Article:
Friday, April 26, 2013

Book Talk - THE NEPTUNE PROJECT by Polly Holyoke

My book talks are coming at you from a librarian, not a reviewer. You won't find me talking about style or craft, why I think this could've been better or what worked or didn't work. I only do book talks on books I liked and want other people to know about. So if it's here I probably think it won't injure your brain if you read it.

Nere has never been able to run with her few friends, or spend too much time on the sun-drenched beaches of the Western Collective. Her asthma limits her physically, and her reliance on sunglasses (a hard to find luxury) leaves her squinting everywhere she goes. But when the Western Collective Marine Unit soldiers move against the fisherman of her small beachside town for failing to provide enough fish for the landlocked citizens, Nere learns her inabilities exist for a reason.

Her scientist father and mother spliced her genes with fish genes when she was young, along with the children of other renegade scientists involved in an illegal experiment called The Neptune Project. Believing that humankind had ruined the land of earth, these scientists chose their children to build the next step in human habitation - the sea.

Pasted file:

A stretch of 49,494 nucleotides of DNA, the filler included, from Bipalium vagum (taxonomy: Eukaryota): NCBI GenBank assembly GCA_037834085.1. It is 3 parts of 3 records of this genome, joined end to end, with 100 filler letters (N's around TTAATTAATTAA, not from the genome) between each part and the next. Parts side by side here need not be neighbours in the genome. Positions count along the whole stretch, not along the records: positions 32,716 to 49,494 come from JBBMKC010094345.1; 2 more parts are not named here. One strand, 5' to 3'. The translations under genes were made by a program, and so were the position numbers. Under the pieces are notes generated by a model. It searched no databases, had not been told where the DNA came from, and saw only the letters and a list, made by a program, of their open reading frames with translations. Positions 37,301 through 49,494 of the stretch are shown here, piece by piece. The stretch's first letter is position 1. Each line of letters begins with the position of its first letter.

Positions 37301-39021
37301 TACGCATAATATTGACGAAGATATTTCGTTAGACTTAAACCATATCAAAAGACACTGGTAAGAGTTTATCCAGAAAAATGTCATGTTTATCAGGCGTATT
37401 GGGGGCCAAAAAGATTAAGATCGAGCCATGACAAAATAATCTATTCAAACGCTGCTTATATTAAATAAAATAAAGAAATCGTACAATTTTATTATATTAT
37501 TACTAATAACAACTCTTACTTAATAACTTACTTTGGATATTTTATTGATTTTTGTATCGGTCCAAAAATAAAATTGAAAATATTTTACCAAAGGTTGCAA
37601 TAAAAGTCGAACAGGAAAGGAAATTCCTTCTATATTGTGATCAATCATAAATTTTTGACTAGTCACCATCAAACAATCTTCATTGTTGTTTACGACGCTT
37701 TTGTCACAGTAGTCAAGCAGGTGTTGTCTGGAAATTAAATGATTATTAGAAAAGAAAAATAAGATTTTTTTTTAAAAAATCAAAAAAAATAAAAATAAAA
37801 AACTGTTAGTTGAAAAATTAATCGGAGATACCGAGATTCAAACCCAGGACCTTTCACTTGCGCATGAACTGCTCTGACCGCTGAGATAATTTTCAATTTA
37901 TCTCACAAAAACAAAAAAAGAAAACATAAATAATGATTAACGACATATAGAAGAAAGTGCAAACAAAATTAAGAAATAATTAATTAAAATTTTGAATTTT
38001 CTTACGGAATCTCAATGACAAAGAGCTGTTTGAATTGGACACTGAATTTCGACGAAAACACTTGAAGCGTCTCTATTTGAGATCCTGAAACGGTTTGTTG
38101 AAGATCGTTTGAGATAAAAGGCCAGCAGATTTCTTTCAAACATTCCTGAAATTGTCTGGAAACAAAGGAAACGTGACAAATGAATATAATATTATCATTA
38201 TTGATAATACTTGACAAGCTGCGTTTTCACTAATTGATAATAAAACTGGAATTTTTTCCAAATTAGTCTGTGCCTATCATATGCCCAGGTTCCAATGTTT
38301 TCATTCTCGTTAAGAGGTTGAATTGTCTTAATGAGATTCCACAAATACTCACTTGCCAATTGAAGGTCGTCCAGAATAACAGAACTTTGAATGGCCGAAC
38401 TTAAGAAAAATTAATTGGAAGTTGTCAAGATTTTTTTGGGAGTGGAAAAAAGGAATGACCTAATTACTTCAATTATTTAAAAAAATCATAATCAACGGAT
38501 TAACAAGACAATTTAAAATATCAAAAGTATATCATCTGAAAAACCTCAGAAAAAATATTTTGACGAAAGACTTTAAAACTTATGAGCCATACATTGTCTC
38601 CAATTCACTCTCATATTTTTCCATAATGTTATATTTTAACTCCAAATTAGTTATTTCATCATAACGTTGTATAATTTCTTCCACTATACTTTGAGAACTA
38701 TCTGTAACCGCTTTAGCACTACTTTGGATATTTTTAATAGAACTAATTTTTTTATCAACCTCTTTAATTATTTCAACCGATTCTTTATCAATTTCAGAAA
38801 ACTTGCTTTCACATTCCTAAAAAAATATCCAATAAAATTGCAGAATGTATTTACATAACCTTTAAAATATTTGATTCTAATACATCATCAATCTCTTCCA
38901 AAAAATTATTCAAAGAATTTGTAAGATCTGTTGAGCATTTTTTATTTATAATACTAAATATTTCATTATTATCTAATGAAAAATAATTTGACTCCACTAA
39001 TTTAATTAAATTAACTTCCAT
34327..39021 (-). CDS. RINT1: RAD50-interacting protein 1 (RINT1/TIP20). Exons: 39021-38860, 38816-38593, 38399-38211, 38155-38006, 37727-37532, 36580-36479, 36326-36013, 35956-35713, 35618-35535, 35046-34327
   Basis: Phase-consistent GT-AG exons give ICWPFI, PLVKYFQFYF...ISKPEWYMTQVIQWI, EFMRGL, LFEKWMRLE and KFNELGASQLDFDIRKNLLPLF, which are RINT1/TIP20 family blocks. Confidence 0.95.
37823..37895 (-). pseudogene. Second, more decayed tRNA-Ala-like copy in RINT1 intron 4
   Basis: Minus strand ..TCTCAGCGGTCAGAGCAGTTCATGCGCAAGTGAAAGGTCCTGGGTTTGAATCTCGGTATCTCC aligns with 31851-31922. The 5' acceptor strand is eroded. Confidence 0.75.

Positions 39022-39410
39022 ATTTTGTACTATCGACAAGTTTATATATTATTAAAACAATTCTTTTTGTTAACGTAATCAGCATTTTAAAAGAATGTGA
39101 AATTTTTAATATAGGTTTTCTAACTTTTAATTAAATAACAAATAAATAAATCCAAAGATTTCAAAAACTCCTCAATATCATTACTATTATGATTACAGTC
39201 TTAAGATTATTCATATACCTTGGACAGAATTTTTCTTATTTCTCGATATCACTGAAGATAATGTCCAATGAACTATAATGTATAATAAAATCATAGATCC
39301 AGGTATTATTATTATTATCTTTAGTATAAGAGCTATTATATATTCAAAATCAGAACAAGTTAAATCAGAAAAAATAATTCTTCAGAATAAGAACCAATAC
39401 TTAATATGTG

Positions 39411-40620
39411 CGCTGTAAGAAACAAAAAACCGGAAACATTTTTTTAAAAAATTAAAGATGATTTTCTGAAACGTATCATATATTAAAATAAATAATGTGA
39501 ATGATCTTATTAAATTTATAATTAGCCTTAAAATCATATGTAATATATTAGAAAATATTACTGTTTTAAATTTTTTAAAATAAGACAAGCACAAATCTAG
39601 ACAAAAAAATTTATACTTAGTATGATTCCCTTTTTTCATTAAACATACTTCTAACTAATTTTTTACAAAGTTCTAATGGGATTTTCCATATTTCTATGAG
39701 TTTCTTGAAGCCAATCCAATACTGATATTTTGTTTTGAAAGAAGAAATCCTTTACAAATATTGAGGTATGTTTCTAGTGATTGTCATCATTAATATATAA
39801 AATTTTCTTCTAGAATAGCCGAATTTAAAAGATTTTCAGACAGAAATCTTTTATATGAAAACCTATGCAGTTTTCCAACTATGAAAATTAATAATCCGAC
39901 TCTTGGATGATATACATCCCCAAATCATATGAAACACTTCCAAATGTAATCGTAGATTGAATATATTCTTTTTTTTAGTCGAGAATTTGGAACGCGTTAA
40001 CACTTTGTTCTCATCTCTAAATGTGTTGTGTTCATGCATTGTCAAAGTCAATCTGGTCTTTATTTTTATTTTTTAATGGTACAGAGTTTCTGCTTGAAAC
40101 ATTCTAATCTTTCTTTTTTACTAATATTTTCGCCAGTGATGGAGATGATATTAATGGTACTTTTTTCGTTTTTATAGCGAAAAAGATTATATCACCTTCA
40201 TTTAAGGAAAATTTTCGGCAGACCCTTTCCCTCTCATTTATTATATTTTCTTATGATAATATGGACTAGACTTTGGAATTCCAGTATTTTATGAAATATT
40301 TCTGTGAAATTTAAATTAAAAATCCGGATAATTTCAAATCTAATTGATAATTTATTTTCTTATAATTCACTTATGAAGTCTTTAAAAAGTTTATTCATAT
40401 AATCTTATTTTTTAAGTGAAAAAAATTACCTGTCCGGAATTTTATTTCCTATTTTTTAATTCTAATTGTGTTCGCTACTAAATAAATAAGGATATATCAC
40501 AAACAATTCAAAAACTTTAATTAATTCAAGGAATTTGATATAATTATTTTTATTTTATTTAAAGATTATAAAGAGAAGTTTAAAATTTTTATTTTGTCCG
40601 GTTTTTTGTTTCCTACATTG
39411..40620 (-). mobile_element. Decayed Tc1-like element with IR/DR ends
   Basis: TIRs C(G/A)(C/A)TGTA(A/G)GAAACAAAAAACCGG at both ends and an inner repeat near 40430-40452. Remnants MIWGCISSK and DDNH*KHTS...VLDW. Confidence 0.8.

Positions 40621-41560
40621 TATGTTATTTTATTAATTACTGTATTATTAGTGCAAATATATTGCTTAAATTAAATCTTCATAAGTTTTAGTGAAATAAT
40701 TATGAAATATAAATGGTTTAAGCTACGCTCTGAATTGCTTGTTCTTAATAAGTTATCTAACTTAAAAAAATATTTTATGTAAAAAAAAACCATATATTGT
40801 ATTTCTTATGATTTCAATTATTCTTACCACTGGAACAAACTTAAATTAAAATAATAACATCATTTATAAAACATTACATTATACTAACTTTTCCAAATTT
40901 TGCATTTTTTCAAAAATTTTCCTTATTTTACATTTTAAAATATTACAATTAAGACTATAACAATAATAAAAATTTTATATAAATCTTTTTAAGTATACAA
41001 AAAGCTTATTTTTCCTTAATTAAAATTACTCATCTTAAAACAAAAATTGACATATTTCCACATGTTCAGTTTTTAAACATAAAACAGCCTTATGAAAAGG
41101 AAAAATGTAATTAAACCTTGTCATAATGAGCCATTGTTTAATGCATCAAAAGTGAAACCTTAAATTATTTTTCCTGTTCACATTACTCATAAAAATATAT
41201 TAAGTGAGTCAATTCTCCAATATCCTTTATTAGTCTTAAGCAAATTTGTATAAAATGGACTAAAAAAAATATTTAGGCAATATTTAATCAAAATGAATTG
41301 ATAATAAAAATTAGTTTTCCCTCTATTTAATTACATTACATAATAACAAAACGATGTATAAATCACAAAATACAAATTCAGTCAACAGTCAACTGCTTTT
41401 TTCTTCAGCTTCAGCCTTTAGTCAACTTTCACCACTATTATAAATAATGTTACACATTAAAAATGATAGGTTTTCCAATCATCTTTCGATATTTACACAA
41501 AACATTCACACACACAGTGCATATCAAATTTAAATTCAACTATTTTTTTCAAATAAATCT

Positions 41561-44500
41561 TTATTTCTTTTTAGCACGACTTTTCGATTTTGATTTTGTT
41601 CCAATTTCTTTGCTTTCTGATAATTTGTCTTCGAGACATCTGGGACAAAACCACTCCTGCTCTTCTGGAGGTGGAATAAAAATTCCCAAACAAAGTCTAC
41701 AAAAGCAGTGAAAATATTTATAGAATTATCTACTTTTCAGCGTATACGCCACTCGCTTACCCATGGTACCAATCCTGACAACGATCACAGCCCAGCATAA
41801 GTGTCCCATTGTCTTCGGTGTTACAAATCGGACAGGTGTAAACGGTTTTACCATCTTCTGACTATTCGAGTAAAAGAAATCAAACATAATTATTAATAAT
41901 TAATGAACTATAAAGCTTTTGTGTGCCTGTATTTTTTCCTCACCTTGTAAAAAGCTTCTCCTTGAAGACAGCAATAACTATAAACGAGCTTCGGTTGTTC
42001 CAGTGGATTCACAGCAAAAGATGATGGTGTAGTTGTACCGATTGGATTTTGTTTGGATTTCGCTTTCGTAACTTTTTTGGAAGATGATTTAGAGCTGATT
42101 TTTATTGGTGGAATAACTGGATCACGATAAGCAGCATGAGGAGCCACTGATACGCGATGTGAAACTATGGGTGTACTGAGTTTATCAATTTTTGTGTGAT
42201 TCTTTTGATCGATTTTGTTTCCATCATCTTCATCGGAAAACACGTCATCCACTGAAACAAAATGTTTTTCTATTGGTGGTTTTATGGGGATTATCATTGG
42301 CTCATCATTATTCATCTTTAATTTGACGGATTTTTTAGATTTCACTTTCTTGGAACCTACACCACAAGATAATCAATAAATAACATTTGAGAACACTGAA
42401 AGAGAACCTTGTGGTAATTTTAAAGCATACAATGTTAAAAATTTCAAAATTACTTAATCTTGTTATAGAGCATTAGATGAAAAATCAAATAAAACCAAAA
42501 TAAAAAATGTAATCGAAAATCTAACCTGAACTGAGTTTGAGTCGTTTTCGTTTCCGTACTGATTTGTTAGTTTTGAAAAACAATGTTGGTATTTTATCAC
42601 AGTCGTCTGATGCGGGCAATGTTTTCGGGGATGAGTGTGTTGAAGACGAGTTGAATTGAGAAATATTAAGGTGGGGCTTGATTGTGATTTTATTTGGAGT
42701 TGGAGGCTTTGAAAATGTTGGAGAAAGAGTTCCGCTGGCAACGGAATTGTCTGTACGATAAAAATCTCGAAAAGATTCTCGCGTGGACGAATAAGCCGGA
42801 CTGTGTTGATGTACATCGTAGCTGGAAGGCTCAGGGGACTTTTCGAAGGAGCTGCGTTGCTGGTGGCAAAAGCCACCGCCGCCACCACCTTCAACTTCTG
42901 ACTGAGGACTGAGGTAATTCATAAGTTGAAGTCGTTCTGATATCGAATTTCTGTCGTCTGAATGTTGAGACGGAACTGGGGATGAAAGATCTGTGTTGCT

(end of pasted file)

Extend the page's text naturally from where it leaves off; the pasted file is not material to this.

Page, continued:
Breathing water and peering through kelp fields does not come easily, but Nere is with friends she's always trusted - dolphins. Maya and her pod can keep Nere and her follow Neptune kids somewhat safe by letting them know when Marine Guard boats are nearby as the government flushes them out of their caves, determined to eliminate the illegals.

Nere's never had a lot of friends on land, and fitting in with the other Neptune kids isn't as easy as she'd hoped. Personalities clash as their group grows, and when Nere is elected leader of their group because of her abilities to telepath with the dolphins, she realizes it might be a good thing she's kept herself at arm's length from the other girls, and been cool to the advances of more than one boy.

Her decisions as leader can mean life or death as they traverse the ocean amid soldiers, sharks... and a few other experiments that not-so-ethical scientists have created.

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